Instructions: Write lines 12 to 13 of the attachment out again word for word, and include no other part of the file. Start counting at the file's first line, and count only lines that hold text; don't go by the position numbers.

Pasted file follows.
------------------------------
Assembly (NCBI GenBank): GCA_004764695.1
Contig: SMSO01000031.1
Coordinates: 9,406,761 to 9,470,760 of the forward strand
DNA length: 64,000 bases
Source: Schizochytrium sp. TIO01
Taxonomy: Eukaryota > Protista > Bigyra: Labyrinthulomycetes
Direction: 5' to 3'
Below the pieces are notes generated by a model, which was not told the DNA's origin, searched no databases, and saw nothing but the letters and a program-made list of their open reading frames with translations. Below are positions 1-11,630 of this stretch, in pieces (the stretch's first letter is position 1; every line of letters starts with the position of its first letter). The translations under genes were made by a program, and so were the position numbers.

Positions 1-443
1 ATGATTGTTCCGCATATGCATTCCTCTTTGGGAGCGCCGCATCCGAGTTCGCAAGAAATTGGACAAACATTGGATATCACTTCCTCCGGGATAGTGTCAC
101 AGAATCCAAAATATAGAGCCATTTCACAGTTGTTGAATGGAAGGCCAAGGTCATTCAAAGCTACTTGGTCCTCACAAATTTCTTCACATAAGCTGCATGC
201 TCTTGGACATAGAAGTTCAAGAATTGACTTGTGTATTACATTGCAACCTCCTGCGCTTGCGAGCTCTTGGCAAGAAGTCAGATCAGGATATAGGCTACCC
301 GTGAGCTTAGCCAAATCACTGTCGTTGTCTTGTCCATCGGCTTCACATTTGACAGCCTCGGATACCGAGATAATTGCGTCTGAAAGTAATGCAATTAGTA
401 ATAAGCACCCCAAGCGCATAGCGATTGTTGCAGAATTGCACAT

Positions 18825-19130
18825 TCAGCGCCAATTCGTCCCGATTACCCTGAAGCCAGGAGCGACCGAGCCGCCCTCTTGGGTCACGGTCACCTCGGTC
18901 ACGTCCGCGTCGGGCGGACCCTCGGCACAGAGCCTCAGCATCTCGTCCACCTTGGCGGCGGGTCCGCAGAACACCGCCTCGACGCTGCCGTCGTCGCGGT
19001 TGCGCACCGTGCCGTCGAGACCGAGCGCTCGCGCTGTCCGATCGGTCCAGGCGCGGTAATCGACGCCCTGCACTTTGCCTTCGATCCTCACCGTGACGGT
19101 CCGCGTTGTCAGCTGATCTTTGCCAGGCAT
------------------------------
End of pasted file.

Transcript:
201 TCTTGGACATAGAAGTTCAAGAATTGACTTGTGTATTACATTGCAACCTCCTGCGCTTGCGAGCTCTTGGCAAGAAGTCAGATCAGGATATAGGCTACCC
301 GTGAGCTTAGCCAAATCACTGTCGTTGTCTTGTCCATCGGCTTCACATTTGACAGCCTCGGATACCGAGATAATTGCGTCTGAAAGTAATGCAATTAGTA